DENVER – Twelve tenants at the Breakers Resort have filed a class action lawsuit against the owners and managers of the sprawling rental complex at East Mississippi Avenue and South Valentia Street.
The lawsuit alleges that BH Management initially turned a blind eye to a growing rat infestation until tenants began complaining about widespread damage to the electrical wiring of their cars.
Now, some tenants are suffering health issues, which they link to the pesticide application process used by BH Management to control the infestation.
Tanya Collins says she’s lived at the Breakers for three years and never had any problems until early January, when her hair started falling out in clumps.
Collins told Denver7 that she used a hot tub in the complex just after Christmas.
“It wasn’t that hot,” she said, “…so I turned around and exited.”
That’s when she noticed a dead rabbit lying next to the tub.
Collin’s attorney, Ian Hicks, said his investigation showed the dead rabbit had been floating in the tub a week before Collins took a dip.
He thinks the rat poison that killed the rabbit was still inside the water.
“The water had never been changed,” he said. “Rat poison is proven by case studies to cause hair loss.”
Collins said she asked maintenance workers to pick up the dead rabbit and to turn up the heat for the hot tub.
Four days later, she found a dead rat near her vehicle.
“That’s when I decided to see if the dead rabbit was still by the hot tub,” she said. “It was still lying there, four days later.”
Car fires, airbag explosions
The lawsuit alleges that cars have caught fire, airbags have exploded and that a newborn infant inhaled the stench of putrefied rats in the family car until it was determined that the car had become the rats' tomb.
Hicks said another plaintiff, Robert Budnicki, was told by one of the complex managers to wrap electrical tape around the wiring in his vehicle, that had been chewed bare by rats.
“The Jeep dealer and his insurance agent said, ‘You can’t do that,’” Hicks said. “Multiple appraisers looked at this and said if you drive the vehicle, the airbag could go off.”
That’s apparently what happened.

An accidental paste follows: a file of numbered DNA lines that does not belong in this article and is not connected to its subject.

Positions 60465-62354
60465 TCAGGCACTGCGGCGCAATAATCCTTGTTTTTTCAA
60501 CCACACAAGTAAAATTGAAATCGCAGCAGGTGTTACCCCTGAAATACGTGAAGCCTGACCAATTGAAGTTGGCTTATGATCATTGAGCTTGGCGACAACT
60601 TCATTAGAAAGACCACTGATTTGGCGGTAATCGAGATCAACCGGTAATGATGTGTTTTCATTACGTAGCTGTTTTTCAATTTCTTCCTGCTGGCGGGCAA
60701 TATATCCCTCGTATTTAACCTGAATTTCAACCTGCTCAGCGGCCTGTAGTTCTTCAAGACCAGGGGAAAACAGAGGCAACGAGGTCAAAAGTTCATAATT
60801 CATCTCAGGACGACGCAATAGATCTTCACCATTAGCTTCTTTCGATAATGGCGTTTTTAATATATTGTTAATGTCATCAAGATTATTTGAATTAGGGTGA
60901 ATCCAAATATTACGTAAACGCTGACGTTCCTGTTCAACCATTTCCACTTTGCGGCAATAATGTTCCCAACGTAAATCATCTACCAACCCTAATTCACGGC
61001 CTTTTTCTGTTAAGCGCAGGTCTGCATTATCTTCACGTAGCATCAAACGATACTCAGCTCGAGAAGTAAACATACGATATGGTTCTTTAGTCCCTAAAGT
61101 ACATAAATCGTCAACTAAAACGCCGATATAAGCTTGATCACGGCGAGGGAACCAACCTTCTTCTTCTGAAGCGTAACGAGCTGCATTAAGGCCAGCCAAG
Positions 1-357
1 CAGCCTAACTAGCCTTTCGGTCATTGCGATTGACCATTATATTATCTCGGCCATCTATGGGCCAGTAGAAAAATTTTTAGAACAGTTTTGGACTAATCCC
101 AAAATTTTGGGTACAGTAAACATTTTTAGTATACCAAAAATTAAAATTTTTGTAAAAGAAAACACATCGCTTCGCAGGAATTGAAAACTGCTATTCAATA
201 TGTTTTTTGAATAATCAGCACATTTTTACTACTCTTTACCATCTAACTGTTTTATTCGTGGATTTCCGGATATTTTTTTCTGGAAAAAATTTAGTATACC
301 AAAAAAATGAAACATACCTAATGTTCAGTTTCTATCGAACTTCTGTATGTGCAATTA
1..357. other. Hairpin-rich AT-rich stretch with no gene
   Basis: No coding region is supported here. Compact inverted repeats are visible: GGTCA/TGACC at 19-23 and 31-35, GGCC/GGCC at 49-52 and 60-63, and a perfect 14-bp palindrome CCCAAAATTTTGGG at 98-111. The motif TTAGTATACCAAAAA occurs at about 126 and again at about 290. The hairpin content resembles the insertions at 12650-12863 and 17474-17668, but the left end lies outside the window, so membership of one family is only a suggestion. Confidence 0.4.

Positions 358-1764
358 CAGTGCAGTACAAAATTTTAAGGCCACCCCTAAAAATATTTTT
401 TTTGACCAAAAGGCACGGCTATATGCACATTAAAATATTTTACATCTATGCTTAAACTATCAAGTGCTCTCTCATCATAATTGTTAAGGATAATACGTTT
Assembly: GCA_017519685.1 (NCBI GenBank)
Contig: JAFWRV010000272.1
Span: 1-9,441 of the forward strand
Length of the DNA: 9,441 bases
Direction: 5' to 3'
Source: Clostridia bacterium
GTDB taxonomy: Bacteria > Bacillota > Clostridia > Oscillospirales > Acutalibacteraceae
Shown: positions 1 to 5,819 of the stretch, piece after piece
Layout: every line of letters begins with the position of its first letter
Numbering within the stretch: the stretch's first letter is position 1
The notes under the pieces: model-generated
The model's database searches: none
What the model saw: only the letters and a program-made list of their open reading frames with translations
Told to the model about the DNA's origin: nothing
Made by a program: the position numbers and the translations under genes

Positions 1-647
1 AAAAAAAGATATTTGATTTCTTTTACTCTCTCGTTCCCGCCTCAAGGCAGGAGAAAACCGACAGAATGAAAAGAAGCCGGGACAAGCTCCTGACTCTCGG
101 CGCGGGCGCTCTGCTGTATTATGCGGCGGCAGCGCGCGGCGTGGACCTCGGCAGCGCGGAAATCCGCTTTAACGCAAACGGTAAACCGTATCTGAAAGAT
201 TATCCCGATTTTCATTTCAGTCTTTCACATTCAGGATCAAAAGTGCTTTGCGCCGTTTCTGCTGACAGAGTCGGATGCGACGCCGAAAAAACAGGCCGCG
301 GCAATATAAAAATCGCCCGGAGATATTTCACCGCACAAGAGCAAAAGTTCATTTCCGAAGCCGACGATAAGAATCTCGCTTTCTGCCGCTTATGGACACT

Hicks said Budnicki had just dropped off his daughter who was in the front seat. Within ten seconds, his airbag went off.
“It shattered his windshield,” Hicks said. “He’s been driving his truck with a broken windshield and a deployed airbag, for several weeks.
Hicks told Denver7 that some tenants were told BH’s insurance would take care of the damage to their cars.
Most never received a check.
Hicks said the excuse was that the plaintiffs didn’t give the right address. He said he doesn’t think checks were sent at all.
“We’ll find out during the lawsuit,” he said. “Insurance companies have to keep records for tax purposes.”
Tenant threatened with eviction
Another plaintiff, who drew attention to the problem, and who tried to help other tenants get reimbursed for the damage to their cars, says he was threatened by the other manager.
Christian Woehler told Denver7 in January that the original pest control company haphazardly scattered First Strike soft bait throughout the complex.
First Strike contains an active ingredient known as Difethialone.
Difethialone is regulated by the Environmental Protection Agency and should only be applied “within tamper-resistant bait stations in areas where pets or children are likely to be found.”
According to the lawsuit, the exterminator and others, “acting at the direction and control of manager Mike Holt, indiscriminately hurled hundreds, if not thousands of packets of First Strike Poison against exterior walls, into bushes, onto grass, next to sidewalks, onto front and back porches, and virtually every location regularly utilized by adults, children, pets and wildlife, across the entire neighborhood.”
Within days, rats of all shapes and sizes, many measuring 12-plus inches without the tail, and weighing approximately five pounds, began staggering into the open and then expiring.
Woehler says he repeatedly contacted Mr. Holt and BH to have them remove the dozens of festering carcasses, but no one responded.
After Denver7 ran a story about the damage to cars, and the improperly applied rat bait, one of the managers, Ashley Wooten-Shelite, contacted Woehler by phone.
“She told Christian she was there to make him happy,” the lawsuit states, but the conversation didn’t end well.
“She told me at the end of our conversation that if I talked to anyone about this, I was going to be processed for eviction.”
The plaintiffs have submitted 27 claims for relief ranging from negligence to unjust enrichment and deceit.
Hicks said BH’s entire operation is geared toward one thing.
“We believe BH Management came in, in October of 2016, with one mission – to cut costs at any expense,” he said. “They closed club houses and drastically reduced amenities, all while charging premium rents.”
Denver7 reached out to the Breakers and BH Management for reaction to the lawsuit.
Alana Watkins of VOCA PR emailed a reply which states: “The Breakers is aware that legal actions have been filed in the Denver County District Court. We are investigating the allegations and will provide no further comment pertaining to the legal proceedings of this matter.”